Global investment in financial technology ventures has more than tripled during the last five years – from under $930 million in 2008 to more than $2.97 billion in 2013.
Given the dramatic changes occurring in financial services, driven by new technology, regulations, consumer behaviour, and the need for cost reduction, this global trend is expected to continue for the foreseeable future Accenture stated in a report.
This growth represents a significant opportunity for London. Accenture’s analysis of fintech venture investment shows the city has become the fintech capital of Europe. Since 2004, the lion’s share of Europe’s fintech deals and financing have taken place in the UK with the vast majority occurring in London. FinTech investments grew 136 per cent, hitting $623m and accounting for the largest share of investment in the region.
And while Ireland has a developing tech centre of its own, it contributes heavily to London’s fintech center incubating fintech companies that often turn to the city for customers, promotion, partnerships and funding. In 2013, UK and Ireland together accounted for more than half of Europe’s fintech deals (53 percent) and more than two-thirds of its total financing (69 percent, or $265 million).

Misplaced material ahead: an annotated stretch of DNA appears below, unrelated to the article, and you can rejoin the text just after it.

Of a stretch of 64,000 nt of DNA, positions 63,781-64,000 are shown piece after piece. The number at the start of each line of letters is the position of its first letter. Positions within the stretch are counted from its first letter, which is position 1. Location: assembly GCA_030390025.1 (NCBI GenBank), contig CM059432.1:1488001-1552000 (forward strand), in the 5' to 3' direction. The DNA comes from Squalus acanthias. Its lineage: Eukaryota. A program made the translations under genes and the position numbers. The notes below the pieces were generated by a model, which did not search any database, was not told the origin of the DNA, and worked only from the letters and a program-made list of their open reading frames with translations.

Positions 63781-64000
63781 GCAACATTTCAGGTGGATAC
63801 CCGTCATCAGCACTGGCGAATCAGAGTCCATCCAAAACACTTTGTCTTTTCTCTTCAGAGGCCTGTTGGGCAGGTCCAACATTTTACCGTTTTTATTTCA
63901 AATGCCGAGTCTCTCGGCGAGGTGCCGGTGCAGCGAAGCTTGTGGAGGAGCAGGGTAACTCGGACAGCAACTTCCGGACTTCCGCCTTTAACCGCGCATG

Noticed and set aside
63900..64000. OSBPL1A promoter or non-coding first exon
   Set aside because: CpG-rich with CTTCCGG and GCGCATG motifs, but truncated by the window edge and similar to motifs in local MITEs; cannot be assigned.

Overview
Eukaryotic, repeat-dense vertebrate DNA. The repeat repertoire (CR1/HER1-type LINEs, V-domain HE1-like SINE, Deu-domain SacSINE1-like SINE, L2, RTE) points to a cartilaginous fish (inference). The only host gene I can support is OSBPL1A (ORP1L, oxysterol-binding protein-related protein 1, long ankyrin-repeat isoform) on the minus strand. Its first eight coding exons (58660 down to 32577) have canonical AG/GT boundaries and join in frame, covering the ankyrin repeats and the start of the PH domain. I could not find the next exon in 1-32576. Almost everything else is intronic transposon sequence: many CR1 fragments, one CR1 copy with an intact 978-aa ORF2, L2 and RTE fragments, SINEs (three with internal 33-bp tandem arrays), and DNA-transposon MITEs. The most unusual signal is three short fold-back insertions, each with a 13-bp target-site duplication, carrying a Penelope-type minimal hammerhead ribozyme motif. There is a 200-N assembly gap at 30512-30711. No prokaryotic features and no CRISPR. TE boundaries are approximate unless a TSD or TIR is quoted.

Even though it is the European leader, London’s share of the global fintech pie is still relatively small. In 2013, one-third of all global fintech financing (32 percent) and 20 percent of all deals took place in Silicon Valley, while the whole of Europe accounted for 13 percent of fintech financing and 15 percent of global deals.
Mayor of London Boris Johnson noted last year at the opening of the Level 39 fintech accelerator facility where Accenture’s FinTech Innovation Lab London was first tenant: “Attracting the brightest entrepreneurial minds is crucial if London is to maintain its position as the world’s foremost financial centre.”
“The massive investment in FinTech shows that the digital revolution is well advanced in financial services, and it is both a threat and an opportunity for banks,” said Julian Skan, Accenture’s managing director who oversees its FinTech Innovation Lab in London.
“FinTech is empowering new competitors and startups to move into parts of the banking business but, paradoxically, it is also helping banks to create better, more convenient products and services for their clients. It is also leading to increased cooperation between traditional banks and innovative start-ups and technology businesses in a way that can result in totally new business models and revenue streams.”
(image credit: Jon Curnow)